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An excerpt from www.HouseOfNames.com archives copyright 2000 - 2016


The ancestors of the name Cunliffe date back to the Anglo-Saxon tribes of Britain. The name is derived from when the Cunliffe family lived in the settlement of Concliff in the county of Lancashire. The surname Cunliffe belongs to the large category of Anglo-Saxon habitation names, which are derived from pre-existing names for towns, villages, parishes, or farmsteads. The name in Anglo Saxon meant "War love."

Cunliffe Early Origins



The surname Cunliffe was first found in Lancashire where Nicholas le Cumbecliue was first listed in the Assize Rolls of Lancashire in 1246. The name traces back to Cundcliff, now known as Cunliffe Hill, in the township of Billington, near Blackburn in Lancashire. [1]CITATION[CLOSE]
Bardsley, C.W, A Dictionary of English and Welsh Surnames: With Special American Instances. Wiltshire: Heraldry Today, 1901. Print. (ISBN 0-900455-44-6)
The Hundredorum Rolls of 1273 - 1276 list Robert de Cundeclif in Yorkshire. [2]CITATION[CLOSE]
Reaney, P.H and R.M. Wilson, A Dictionary of English Surnames. London: Routledge, 1991. Print. (ISBN 0-415-05737-X)
[1]CITATION[CLOSE]
Bardsley, C.W, A Dictionary of English and Welsh Surnames: With Special American Instances. Wiltshire: Heraldry Today, 1901. Print. (ISBN 0-900455-44-6)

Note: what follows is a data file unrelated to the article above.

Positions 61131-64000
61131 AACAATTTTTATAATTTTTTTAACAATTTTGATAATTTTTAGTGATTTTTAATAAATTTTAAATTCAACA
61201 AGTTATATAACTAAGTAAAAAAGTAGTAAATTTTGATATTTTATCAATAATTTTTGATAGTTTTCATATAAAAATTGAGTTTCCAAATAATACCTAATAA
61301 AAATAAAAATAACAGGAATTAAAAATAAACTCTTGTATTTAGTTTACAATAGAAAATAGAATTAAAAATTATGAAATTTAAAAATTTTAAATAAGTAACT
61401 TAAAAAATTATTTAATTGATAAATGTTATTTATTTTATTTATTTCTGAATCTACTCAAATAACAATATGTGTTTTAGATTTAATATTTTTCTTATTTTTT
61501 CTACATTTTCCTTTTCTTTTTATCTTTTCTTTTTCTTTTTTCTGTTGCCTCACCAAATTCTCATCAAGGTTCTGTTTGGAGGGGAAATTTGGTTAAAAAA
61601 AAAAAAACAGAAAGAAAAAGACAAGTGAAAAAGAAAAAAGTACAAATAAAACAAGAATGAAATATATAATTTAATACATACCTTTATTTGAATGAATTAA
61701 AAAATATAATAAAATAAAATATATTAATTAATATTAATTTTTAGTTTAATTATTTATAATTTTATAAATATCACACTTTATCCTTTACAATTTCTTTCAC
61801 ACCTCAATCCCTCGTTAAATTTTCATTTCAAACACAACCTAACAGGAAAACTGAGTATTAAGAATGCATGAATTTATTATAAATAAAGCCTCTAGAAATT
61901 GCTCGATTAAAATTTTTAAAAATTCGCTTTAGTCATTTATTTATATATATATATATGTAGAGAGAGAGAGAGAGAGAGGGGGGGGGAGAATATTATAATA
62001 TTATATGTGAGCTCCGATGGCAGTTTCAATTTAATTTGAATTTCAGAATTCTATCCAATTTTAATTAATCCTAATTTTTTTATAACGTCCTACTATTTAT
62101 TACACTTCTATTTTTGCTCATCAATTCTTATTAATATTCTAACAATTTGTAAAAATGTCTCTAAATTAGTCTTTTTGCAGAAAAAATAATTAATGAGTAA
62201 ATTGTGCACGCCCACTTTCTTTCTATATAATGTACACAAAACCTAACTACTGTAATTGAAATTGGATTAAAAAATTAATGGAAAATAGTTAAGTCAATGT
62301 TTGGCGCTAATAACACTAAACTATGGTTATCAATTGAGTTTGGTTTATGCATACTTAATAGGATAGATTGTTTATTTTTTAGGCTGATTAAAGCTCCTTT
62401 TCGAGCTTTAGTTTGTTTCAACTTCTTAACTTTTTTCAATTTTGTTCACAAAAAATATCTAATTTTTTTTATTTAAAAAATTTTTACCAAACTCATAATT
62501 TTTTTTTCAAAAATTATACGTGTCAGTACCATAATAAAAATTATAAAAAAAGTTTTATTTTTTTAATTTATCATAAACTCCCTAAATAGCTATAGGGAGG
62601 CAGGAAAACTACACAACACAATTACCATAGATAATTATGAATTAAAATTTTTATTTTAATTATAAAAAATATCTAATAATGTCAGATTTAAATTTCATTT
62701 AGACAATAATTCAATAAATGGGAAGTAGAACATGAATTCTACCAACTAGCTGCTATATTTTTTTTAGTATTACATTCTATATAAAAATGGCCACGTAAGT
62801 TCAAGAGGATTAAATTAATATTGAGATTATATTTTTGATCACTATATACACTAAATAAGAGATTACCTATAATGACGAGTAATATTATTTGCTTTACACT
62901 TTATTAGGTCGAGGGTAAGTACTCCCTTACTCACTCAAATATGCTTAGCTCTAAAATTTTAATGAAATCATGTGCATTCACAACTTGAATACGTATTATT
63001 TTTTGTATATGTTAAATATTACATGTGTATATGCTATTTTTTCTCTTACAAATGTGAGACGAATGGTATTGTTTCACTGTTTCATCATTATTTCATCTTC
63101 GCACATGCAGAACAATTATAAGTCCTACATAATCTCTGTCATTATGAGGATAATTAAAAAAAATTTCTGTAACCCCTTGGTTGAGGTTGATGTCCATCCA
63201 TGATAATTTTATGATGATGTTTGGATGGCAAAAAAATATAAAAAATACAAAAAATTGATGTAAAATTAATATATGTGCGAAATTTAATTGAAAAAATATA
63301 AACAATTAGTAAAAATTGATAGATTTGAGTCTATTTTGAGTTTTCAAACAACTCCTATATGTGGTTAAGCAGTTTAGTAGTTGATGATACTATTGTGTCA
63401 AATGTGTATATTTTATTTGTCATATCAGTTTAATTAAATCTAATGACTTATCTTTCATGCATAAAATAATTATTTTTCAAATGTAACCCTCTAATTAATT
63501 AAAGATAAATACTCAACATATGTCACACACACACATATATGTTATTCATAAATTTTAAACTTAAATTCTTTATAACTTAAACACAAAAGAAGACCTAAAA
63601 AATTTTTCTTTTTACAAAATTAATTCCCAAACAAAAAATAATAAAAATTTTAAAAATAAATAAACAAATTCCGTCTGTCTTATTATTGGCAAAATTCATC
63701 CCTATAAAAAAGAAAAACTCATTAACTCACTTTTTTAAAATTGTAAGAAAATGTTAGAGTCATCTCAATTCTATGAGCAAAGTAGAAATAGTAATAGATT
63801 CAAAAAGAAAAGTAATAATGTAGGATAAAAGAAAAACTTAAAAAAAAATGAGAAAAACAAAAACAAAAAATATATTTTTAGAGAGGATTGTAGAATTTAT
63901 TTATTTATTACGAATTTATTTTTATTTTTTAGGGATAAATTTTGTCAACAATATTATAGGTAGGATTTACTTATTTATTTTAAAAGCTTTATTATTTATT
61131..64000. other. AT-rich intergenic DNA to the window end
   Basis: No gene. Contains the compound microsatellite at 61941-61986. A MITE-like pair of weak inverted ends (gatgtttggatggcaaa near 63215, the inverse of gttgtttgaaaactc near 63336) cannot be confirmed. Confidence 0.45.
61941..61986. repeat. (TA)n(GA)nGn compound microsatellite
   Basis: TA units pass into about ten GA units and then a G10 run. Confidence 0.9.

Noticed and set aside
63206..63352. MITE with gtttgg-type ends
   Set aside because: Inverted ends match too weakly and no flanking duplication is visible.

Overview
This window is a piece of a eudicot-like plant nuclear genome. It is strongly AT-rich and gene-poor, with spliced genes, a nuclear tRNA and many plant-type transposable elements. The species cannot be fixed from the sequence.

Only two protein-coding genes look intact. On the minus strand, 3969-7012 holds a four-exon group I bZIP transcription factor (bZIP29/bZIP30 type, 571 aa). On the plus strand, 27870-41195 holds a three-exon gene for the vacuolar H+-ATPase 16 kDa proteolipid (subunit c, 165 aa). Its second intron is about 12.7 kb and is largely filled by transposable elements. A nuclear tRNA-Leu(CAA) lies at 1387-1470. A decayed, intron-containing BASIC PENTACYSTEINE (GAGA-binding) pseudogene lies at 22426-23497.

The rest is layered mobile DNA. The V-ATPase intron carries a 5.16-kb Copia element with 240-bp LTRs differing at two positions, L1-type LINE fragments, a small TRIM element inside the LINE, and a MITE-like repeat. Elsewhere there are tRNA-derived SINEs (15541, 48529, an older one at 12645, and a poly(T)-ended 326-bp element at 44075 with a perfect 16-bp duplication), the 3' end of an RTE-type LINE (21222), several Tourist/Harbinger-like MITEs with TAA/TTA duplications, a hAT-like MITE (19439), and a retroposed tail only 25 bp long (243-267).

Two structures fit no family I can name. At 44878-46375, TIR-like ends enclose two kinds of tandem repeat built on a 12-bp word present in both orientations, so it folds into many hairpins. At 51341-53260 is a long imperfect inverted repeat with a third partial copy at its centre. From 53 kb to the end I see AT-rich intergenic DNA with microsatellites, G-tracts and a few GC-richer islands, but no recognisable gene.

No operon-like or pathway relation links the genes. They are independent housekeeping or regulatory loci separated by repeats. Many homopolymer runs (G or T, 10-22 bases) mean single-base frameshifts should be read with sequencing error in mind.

A few years later Adam de Cunliffe was listed in Yorkshire 1317-1318. [1]CITATION[CLOSE]
Bardsley, C.W, A Dictionary of English and Welsh Surnames: With Special American Instances. Wiltshire: Heraldry Today, 1901. Print. (ISBN 0-900455-44-6)
The Register of Freemen of the City of York in 1411 lists Thomas Cunclyff. [2]CITATION[CLOSE]
Reaney, P.H and R.M. Wilson, A Dictionary of English Surnames. London: Routledge, 1991. Print. (ISBN 0-415-05737-X)

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Cunliffe Spelling Variations


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Cunliffe Spelling Variations



It is only in the last few hundred years that the English language has been standardized. For that reason, early Anglo-Saxon surnames like Cunliffe are characterized by many spelling variations. As the English language changed and incorporated elements of other European languages, even literate people changed the spelling of their names. The variations of the name Cunliffe include: Cunliffe, Cuncliffe, Concliffe, Conliffe, Cunlife, Conlife, Cunliff, Conliff and many more.